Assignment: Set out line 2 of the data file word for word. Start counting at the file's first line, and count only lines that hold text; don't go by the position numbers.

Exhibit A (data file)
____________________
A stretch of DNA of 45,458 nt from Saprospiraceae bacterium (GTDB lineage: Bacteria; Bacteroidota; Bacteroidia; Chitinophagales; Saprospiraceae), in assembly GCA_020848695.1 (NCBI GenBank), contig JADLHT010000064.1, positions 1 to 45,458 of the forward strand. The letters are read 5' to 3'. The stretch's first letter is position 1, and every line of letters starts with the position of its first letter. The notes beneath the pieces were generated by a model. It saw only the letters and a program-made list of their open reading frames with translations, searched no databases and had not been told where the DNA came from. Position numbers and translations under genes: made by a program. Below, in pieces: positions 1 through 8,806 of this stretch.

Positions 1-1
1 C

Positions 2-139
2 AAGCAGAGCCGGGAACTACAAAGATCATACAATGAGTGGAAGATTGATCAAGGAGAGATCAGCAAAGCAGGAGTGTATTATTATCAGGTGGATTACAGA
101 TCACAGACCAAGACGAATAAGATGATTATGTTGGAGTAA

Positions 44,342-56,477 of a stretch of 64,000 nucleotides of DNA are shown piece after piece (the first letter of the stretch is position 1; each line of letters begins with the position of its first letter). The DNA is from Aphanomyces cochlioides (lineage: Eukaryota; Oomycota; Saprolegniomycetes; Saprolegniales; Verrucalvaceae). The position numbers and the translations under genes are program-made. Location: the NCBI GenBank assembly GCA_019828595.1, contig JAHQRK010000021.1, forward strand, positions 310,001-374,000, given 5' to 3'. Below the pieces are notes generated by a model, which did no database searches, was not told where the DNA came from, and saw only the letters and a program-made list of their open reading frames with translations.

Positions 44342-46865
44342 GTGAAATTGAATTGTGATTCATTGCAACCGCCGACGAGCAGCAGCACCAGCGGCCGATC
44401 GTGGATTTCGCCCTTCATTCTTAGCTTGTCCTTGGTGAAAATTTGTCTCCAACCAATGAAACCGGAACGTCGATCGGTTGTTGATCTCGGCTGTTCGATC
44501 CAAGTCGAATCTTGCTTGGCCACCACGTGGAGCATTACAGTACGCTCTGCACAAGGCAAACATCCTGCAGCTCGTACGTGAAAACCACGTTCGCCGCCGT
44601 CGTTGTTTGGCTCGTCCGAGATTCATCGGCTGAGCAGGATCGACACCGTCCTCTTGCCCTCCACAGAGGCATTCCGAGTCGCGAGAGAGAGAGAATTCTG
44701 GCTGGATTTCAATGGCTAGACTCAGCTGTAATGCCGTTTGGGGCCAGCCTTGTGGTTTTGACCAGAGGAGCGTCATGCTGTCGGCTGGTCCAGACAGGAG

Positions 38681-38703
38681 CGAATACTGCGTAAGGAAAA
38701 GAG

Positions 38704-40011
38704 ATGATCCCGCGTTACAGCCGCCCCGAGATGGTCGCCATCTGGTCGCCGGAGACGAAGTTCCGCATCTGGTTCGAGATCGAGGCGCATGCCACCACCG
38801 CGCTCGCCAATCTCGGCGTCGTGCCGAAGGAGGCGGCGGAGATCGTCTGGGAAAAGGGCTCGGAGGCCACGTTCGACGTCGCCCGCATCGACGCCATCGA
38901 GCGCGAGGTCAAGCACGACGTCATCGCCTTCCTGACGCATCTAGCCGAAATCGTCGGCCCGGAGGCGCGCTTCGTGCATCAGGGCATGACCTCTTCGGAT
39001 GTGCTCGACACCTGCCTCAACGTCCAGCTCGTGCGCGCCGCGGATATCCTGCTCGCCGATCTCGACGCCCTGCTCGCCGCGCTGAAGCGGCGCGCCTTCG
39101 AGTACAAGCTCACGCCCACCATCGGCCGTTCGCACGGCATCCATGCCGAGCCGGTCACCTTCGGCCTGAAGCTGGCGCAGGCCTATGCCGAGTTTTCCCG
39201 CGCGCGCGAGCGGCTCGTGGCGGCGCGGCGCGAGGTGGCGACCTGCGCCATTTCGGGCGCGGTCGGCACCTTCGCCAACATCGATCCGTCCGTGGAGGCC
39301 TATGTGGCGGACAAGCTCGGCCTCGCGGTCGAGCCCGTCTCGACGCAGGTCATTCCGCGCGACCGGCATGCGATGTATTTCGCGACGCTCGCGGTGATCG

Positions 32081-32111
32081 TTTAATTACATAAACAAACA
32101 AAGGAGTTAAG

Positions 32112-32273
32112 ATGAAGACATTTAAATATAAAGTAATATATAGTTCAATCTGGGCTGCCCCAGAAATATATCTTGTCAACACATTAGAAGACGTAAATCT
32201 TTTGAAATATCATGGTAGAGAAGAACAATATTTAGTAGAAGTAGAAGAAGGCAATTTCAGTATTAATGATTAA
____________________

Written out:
Positions 1-1